• In the following detailed description of the preferred embodiments, reference is made to the accompanying drawings, which form a part thereof, and within which are shown by way of illustration specific embodiments by which the invention may be practiced. It is to be understood that other embodiments may be utilized and structural changes may be made without departing from the scope of the invention.
  • Referring now to FIGS. 1-3, an embodiment of the present invention is a fishing lure assembly 16. Fishing lure assembly 16 preferably includes head 3, body 17, and hook member 9. In an embodiment, fishing lure assembly 16 may include an attachment mechanism 1 for attachment to a fishing line. In addition, fishing lure assembly 16 may include various mechanisms disposed between the fishing line and fishing lure assembly 16, such as swivel mechanism 18 and split ring 20. Swivel mechanism 18 includes first swivel attachment 19 for attachment to the fishing line and second swivel attachment 21 for attachment to fishing lure assembly 16.
  • Referring to FIGS. 2 and 3, an embodiment of head 3 includes anterior portion 3 c, cranial portion 3 a and cervical portion 3 b. Anterior portion 3 c, cranial portion 3 a and cervical portion 3 b may have variable dimensions so as to better simulate different swimming animals. Head 3 may be formed of rigid or resilient material or of hard or soft material.
  • Body 17 of fishing lure assembly 16 may be a separate part from head 3 or integral to head 3 and may be formed of rigid or resilient or of hard or soft material. In the case that body 17 is formed as a separate part from head 3, head 3 may be provided with recessed portion 10 to accept body 17 in a more seamless, natural manner.
  • Body 17 of the embodiment provided in FIGS. 2 and 3 can be viewed as several sections or portions that include:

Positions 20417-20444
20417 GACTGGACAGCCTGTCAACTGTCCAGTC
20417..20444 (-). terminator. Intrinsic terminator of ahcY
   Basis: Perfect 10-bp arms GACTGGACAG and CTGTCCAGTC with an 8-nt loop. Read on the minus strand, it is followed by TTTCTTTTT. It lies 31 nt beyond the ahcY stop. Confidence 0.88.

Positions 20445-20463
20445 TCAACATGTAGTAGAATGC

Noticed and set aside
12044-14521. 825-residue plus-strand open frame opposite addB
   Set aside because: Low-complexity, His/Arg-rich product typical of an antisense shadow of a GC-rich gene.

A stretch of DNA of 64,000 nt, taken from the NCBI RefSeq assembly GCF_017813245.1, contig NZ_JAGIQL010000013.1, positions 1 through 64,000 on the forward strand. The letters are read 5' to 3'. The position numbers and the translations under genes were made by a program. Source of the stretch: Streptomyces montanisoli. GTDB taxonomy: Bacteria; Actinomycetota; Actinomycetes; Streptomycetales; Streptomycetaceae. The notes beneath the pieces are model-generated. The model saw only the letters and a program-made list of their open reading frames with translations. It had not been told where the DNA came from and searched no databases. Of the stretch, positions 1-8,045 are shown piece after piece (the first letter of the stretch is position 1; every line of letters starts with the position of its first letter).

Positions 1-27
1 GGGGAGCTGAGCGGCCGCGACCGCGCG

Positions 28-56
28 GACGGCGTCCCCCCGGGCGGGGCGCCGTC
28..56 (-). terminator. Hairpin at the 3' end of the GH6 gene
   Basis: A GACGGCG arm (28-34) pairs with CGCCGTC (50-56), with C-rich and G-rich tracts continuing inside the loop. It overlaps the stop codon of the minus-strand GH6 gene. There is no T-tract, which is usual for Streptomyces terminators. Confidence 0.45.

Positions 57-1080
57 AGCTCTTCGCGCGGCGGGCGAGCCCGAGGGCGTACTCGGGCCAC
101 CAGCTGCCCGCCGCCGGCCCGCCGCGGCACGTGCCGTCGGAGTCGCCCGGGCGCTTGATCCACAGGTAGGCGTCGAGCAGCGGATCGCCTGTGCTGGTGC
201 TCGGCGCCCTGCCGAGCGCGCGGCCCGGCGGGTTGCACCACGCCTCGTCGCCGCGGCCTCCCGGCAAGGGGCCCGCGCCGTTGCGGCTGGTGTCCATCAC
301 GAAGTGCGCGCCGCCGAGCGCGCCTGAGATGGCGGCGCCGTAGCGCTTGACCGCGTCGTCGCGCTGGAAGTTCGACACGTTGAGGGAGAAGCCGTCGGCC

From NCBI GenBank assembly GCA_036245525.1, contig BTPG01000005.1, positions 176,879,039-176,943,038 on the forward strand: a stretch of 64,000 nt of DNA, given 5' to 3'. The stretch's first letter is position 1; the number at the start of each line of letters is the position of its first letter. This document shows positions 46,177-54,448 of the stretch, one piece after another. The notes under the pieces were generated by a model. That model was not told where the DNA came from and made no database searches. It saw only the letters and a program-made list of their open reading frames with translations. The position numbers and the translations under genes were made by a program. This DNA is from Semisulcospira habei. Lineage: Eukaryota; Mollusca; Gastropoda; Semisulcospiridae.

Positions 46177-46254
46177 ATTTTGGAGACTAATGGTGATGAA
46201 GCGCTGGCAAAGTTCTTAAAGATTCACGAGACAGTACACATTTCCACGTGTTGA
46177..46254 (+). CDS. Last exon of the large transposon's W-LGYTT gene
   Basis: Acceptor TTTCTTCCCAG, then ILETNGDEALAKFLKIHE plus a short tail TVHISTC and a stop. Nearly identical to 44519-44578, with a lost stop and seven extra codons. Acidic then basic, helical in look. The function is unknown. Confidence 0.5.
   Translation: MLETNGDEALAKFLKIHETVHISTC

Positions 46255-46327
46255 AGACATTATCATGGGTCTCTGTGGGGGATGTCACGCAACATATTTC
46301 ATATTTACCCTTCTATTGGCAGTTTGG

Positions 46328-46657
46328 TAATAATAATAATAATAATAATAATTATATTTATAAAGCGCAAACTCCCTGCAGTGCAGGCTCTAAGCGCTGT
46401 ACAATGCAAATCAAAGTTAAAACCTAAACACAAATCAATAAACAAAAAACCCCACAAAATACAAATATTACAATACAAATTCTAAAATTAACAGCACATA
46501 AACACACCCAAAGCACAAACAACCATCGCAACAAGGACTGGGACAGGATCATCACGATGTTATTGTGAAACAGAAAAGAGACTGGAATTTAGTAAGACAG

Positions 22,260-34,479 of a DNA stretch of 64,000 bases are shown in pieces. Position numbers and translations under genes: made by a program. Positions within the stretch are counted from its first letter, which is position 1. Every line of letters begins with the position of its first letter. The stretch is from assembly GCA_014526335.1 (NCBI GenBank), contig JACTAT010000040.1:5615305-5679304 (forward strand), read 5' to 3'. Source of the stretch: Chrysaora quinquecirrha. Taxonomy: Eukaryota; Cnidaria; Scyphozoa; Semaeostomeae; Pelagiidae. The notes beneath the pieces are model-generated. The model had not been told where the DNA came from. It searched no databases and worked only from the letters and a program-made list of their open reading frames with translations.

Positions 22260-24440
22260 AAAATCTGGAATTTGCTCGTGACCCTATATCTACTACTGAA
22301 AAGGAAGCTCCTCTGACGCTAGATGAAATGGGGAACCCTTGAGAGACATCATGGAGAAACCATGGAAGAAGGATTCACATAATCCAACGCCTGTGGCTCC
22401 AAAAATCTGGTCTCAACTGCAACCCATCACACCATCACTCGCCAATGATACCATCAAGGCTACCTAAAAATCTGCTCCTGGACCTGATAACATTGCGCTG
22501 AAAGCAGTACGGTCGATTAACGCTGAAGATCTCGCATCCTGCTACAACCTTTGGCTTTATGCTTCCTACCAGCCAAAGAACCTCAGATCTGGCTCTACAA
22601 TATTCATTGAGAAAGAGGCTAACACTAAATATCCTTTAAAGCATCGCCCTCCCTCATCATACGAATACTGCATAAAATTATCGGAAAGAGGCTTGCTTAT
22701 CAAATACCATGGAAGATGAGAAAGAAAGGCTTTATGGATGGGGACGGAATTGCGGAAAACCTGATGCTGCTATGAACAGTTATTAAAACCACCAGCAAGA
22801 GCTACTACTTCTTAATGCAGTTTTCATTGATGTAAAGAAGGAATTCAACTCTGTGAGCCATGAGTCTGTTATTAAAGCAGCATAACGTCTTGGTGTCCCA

• 1. first body portion 4, extending from cervical portion 3 b of head 3 and disposed substantially along an extension of the primary longitudinal axis of head 3;
      • 2. second body portion 5 disposed at a first exterior angle α to first body portion 4, and;
      • 3. third body portion 6 disposed at a second interior angle β to second body portion 5 such that head 3, first body portion 4, second body portion 5 and third body portion 6 lie substantially within one plane;
      • 4. fourth body portion 7 that contains curved portion 7 b curving in the direction toward head 3 and that is disposed substantially into a second plane forming an obtuse planar angle θ to the first plane;
      • 5. tail portion 8; and
      • 6. at least one hook member 9 passing through a majority of body 17.
  • The fourth body portion 7 may contain a straight portion 7 a.
  • The embodiment described serves to place volume into two distinct planes and more particularly to place some of the second volume from fourth body portion 7 into the second plane and into a curved shape. The placement of volume into at least two distinct planes creates asymmetrical rotational forces when the lure is pulled through water causing the lure to rotate and to wobble. When acted on by pressure forces from the water through which the lure is moving, the second curved plane experiences a particular set of forces that create and maintain the desired complex motion of lure 17. Specifically, the design enables lure 17 to rotate, oscillate, and irregularly wobble. If tail portion 8 is formed of resilient material, the pressure forces of the water cause tail portion 8 to flex, which simulates the appearance of elongated swimming aquatic animals with head wobbling, body undulation, and tail flexure all in natural relation to one another.
  • Referring to FIGS. 2 and 3, adjustment of angles and dimensions will create differences in dynamic performance when the fishing lure is pulled through water. Particularly adjustment of angles α, β, and θ, and dimensions of first body portion 4, second body portion 5 and third body portion 6 will create the most significant changes in dynamic performance when the fishing lure is pulled through water.
  • When the lure is pulled through water reaction forces on body portion 7 in the second said plane that are near the primary longitudinal axis of the direction of travel create transverse-direction forces that cause the lure to wobble to one side. As body portions 4, 5, and 6 are forced away from the primary longitudinal axis of the direction of travel, reaction forces from the water increase in a direction back toward the primary longitudinal axis of the direction of travel, thereby creating a side-to-side wobbling motion.